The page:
There is dancing today in the radiation waiting room. Upright and youthful-looking despite his lined face, the smiling man jitterbugs with any woman who accepts his courteously offered hand.
The music he provides by way of a small radio, turned low so as not to disturb those who would rather be quiet as they wait for their treatments.
Patients are used to him, enjoying the way he expresses his love of life in his movements to the music of the '50s and '60s — his day.
Radiation treatments generally are given five days a week for several weeks, so people get to know one another while they're waiting for their treatment, coming as they do at much the same hour each day. They pass through here by the dozens to the seven treatment rooms, the procedure itself taking mere seconds.
In they go and out they come, hopefully with any trace of cancer left after chemotherapy and surgery zapped away so that it will never emerge again.
The dancing man leaves the waiting area and the swing dancing stops. Now another fellow brings out his harmonica.
The plaintive music sounds softly through the room, and again, the tunes are of a past time. I am guessing it is the '40s, when ballads, every word clear and easily understood, filled the airwaves. Other people in the room know these songs and they sing along, their voices low.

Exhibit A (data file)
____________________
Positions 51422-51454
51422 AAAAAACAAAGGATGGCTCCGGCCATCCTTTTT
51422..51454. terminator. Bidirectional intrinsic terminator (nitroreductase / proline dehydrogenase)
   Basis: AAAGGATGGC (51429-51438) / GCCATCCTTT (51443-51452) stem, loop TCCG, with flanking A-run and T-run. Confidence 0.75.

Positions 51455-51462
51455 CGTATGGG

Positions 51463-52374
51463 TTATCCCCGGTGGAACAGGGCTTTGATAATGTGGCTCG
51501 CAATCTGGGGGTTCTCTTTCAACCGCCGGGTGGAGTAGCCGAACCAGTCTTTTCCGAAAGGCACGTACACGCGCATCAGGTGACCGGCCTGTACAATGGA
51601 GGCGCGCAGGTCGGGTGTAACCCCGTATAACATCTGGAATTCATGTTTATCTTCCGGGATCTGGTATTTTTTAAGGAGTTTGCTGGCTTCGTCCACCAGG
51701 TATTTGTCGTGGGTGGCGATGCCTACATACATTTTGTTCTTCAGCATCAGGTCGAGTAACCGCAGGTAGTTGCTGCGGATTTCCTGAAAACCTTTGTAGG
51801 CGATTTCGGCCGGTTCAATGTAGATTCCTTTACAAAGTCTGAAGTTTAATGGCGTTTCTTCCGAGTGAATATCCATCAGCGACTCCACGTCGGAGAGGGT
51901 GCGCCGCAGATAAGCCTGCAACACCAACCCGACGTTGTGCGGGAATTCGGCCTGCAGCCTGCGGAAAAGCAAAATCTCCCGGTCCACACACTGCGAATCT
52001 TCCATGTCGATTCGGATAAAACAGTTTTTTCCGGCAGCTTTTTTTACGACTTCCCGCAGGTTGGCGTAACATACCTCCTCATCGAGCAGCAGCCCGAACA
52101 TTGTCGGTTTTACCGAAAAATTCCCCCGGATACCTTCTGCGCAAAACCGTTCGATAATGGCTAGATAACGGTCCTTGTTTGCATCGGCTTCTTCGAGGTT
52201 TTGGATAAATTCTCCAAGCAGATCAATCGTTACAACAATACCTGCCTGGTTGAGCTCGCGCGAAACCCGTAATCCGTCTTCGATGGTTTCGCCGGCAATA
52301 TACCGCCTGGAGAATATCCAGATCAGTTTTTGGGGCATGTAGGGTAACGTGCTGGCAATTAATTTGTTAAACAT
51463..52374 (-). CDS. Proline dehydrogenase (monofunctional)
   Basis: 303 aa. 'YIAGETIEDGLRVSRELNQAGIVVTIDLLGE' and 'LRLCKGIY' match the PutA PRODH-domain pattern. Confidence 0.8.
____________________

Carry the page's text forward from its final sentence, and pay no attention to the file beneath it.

Cancer, to judge by these patients, seems to attack the old rather than the young, although a few fresh-faced women also await their turn, scarves artfully covering their heads, their hair lost to chemo. Other young women accompany mothers and grandmothers, some of whom are so frail they are brought in riding wheelchairs.
And cancer seems to attack far more women than men here, although a few men also sit and wait for their treatments. Most of the women have — they would prefer to say "had" — breast cancer. Lumpectomies or mastectomies removed the growths. The radiation is seen as insurance, leaving no stone unturned.
The woman opposite turns to me. "I wasn't sure I would opt for radiation but the doctor said, 'You don't want the problem to return in 10 or 15 years or so.' I laughed at him. 'You must expect me to live to 103,' I said. 'Absolutely,' he answered. 'Why not?' "
She smiled. "Why not, indeed?"
There is little self-pity here. The women chat. No one talks of illness. Hope prevails.
Morris (www.monicabmorris.com) has three grown children and lives with her husband in Hollywood. Her best pleasure is to walk around Hollywood Lake and chat with the deer. She is just ending a course of radiation therapy — as insurance! — after out-patient surgery for a ductal carcinoma. She is feeling just fine.
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